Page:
There is no doubt the pivotal point in my mindfulness occurred in the events shortly after my graduation from high school. The dynamics of my friendships changed with distressing rapidity as I entered into the real world. There were always a few people I wished I had become better friends with. There were always people I knew would be around for the rest of my life. But my doubts and certainties were thrown into confusion – my premonitions had been completely incorrect!
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Of course there were other people who were for me to lean on. The friendship of Bella and Daniel became my lifeline. I had also become friends with a girl from school following our graduation who offered me much valuable advice, but I felt guilty for being a deadweight in her company, still attached to the ones who had hurt me so. Having fallen out of dignity with the girls, I was scared to make an appearance in group situations for the prospect of being disliked and ganged up on like once before. The boys helped me overcome this by being unconditionally inclusive: they invited me to cards nights and I felt I was part of a group again. Honestly, with them I had more fun than I ever had with my old friends so (a piece of advice from my aforementioned new friend) this silver lining proved it was a change for the better.
Most people had a period of calm between high school and university in which to settle the mind and in doing so, mentally prepare for the new chapter that was to soon begin. Throughout this time I was battling the insecurities rising within myself whilst I tried to hold on to the withering connections I had once cherished with those friends. For these reasons and due to my revelation of what I am interested in studying, as well as my understanding of what I need to do to become healthy once more, I deferred from university. So far I have had no second thoughts and am extremely excited about future prospects, which wasn’t the case before I made this decision. I don’t believe my time here in Bali would have been so enjoyable had I still felt that weight on my shoulders.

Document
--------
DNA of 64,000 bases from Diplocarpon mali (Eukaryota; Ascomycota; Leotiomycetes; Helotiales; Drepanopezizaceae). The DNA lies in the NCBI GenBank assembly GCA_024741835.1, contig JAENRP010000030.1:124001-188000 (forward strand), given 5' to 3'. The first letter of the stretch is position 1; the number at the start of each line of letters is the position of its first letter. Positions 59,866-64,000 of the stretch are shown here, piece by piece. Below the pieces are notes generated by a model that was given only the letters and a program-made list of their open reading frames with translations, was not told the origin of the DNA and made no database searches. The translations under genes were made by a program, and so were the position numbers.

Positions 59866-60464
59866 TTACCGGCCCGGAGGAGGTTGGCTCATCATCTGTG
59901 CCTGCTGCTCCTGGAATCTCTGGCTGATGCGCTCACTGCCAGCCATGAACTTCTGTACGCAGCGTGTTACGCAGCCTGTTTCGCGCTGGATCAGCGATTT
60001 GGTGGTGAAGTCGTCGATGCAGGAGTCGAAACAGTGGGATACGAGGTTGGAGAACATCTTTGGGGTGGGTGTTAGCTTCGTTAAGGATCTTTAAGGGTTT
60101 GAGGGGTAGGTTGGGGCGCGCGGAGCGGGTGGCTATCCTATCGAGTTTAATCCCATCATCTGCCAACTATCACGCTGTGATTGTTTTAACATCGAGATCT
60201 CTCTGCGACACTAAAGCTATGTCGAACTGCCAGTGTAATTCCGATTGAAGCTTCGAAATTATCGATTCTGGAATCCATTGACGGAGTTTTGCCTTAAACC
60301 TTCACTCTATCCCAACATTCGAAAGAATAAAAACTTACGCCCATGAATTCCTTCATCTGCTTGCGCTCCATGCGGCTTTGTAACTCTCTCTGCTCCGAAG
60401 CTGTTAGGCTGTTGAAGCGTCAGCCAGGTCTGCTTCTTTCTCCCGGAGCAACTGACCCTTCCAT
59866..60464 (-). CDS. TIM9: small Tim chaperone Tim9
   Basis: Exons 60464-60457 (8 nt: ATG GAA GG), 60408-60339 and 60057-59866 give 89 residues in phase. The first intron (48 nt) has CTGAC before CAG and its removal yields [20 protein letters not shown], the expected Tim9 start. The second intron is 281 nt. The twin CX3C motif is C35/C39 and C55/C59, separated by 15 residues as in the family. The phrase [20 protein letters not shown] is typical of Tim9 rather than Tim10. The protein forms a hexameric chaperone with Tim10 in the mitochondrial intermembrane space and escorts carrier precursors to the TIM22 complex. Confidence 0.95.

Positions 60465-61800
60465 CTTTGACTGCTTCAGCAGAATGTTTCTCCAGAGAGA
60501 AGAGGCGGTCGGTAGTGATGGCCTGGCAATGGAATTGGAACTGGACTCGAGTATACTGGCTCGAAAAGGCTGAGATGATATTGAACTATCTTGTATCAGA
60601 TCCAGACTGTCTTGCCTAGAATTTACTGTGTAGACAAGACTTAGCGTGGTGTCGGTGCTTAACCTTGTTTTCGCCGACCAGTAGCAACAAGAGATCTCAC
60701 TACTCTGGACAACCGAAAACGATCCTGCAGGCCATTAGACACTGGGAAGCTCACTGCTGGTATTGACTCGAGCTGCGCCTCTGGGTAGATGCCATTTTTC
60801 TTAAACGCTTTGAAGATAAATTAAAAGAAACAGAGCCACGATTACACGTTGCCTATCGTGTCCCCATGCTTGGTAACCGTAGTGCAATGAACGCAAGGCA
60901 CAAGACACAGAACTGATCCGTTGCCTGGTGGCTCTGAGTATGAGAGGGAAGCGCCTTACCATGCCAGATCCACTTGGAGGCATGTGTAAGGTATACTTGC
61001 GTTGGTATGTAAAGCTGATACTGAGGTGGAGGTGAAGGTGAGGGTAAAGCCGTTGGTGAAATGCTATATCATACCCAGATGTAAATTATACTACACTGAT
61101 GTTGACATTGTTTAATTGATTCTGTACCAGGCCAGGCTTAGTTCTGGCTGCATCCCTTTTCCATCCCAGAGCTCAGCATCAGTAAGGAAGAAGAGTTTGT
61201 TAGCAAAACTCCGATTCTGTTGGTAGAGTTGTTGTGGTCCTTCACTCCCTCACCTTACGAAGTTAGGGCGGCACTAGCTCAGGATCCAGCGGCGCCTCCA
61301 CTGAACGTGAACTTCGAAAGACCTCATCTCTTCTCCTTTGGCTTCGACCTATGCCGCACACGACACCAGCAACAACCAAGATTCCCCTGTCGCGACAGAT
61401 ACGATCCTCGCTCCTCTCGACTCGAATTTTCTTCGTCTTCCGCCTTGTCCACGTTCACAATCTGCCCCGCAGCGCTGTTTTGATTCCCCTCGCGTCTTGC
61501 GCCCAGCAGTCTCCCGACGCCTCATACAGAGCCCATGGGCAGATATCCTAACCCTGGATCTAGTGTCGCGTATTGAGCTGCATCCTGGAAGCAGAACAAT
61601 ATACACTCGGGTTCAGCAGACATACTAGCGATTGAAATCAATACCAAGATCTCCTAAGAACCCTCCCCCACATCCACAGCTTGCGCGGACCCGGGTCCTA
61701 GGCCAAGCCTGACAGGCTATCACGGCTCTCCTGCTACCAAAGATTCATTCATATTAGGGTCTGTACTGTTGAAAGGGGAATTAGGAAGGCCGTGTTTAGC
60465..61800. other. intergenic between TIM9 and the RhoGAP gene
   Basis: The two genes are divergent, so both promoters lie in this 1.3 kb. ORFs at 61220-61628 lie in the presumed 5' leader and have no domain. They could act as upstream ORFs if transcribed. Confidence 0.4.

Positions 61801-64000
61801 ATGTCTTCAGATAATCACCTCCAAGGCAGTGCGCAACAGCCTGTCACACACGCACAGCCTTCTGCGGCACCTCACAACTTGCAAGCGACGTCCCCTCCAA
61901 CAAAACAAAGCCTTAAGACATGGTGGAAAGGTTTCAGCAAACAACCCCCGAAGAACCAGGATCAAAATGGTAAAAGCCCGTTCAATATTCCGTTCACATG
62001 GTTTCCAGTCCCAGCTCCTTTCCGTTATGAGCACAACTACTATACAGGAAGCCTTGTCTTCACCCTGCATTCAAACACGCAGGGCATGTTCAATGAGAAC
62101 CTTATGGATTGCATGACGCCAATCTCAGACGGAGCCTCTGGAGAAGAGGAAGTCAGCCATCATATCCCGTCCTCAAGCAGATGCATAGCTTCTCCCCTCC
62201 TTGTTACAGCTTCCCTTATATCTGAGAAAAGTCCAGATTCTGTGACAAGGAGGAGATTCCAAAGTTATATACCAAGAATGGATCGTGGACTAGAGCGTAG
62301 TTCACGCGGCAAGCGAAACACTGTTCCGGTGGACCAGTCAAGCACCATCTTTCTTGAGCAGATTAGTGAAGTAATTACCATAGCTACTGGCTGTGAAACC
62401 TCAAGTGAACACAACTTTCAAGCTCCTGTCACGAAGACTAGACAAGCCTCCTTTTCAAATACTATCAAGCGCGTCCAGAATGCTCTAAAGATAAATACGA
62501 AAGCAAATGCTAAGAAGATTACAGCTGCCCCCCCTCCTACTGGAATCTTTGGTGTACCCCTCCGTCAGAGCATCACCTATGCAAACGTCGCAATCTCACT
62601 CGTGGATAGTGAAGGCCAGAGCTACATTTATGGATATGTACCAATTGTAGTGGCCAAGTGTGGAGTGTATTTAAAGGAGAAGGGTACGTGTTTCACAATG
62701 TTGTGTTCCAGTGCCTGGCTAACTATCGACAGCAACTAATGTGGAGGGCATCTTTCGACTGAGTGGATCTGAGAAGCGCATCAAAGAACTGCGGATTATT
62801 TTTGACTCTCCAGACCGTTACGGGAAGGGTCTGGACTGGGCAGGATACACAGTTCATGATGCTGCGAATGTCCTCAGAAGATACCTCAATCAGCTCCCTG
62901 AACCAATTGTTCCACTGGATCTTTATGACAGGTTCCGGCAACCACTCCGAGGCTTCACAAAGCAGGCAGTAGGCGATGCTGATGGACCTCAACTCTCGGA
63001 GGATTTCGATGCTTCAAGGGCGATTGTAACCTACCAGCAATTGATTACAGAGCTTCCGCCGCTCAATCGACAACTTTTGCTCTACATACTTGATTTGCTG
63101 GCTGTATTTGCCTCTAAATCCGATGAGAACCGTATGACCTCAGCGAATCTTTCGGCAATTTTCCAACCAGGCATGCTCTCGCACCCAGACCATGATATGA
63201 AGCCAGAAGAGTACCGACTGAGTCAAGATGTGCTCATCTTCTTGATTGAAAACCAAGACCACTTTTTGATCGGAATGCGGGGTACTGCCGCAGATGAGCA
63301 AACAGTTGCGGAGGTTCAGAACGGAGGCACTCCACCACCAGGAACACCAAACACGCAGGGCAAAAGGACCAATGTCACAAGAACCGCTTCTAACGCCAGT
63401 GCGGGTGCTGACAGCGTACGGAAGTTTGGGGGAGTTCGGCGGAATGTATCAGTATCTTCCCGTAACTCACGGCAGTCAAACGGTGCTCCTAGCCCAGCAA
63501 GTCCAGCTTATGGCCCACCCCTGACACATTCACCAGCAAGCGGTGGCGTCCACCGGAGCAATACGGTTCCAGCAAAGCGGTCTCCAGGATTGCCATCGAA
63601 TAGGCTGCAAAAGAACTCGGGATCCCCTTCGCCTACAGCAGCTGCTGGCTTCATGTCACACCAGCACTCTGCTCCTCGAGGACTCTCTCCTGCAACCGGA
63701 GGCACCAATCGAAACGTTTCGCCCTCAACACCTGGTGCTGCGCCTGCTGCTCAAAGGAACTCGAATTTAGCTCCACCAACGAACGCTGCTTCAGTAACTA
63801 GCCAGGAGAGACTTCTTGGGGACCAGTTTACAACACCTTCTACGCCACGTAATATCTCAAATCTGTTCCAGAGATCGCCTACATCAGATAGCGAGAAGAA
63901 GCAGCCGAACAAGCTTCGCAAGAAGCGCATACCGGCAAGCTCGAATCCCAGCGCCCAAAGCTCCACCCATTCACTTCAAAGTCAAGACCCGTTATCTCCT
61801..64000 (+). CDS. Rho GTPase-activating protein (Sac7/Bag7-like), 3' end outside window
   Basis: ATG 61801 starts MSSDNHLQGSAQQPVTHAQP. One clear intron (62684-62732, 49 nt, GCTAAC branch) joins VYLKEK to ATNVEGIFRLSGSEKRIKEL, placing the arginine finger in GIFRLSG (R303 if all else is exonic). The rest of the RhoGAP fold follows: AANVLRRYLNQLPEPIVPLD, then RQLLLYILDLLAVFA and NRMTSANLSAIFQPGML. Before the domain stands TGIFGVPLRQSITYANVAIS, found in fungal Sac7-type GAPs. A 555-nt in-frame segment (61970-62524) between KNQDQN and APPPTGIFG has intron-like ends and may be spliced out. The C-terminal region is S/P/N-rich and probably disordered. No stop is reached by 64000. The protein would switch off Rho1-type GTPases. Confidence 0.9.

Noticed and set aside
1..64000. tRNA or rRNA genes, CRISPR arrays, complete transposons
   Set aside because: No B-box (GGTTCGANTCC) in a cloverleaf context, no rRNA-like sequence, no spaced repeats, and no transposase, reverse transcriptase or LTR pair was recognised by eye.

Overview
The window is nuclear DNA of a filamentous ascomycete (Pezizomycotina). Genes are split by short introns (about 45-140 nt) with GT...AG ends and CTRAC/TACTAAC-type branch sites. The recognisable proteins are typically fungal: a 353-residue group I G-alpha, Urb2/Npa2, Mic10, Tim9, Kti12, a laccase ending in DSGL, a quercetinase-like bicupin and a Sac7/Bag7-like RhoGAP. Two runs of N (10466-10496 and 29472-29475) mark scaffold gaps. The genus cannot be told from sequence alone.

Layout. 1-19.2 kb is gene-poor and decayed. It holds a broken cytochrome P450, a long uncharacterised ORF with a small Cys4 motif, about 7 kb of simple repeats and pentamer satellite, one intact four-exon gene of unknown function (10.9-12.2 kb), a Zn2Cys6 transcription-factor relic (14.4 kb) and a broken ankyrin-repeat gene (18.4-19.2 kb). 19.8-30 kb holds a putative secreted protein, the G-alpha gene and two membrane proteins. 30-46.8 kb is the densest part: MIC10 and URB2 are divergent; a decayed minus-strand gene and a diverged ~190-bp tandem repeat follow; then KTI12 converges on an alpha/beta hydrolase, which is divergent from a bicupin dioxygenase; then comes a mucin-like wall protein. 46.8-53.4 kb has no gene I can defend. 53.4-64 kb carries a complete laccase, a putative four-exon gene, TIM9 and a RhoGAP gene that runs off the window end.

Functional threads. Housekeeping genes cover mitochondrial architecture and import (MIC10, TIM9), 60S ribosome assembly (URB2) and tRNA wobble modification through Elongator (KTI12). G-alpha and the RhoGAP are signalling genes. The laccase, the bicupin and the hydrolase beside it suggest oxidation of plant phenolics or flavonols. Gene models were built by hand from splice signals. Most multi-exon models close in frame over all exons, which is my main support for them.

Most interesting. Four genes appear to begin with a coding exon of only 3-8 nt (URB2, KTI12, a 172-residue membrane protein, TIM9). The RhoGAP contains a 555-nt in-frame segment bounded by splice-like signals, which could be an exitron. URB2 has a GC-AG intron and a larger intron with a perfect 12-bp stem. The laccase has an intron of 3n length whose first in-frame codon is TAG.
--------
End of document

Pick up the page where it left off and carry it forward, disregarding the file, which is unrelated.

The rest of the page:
I have been spoiled with another spa treatment this evening. My family and I had made the most of the brightly burning sun as we spent the day poolside, hence some skin soothing therapy could not have been better earned. Mum and I were lead out of the spa centre to a dome roofed hut adorned with bamboo panelling and stained glass windows. We had booked a duo-room for a frangipani body glow treatment as a relaxing way of spending quality time together. It was rare for us to get along so well for so long a period of time but the outcome of last few turbulent months required a new level of understanding and support. Only products deriving from frangipanis, intended to calm and cleanse the mind and soul for optimum relaxation, were used during the revitalising package. Firstly, hot oils were drizzled over the skin on top of which a full body scrub was applied. Having never experienced this before, I was amazed at the way in which it left me tingling, acting as a massage for the nerves in my skin. After a quick shower to rinse away the exfoliation residue, we found the protective plastic on each bed replaced by a metallic sheet resembling a space blanket. We were again rubbed in rich moisturising oils, wrapped in the insulating space blanket and left to soak as our body heat intensified. Meanwhile we received a mini-facial and head massage that released what little tension was left in my head and shoulders. A final shower whilst the coverings were removed found us then laying on soft linen. Our skin now deeply nourished, it was time to focus on our deep tissue with a balinese massage. The treatment using frangipani was were the ultimate indulgence – we had never felt more relaxed.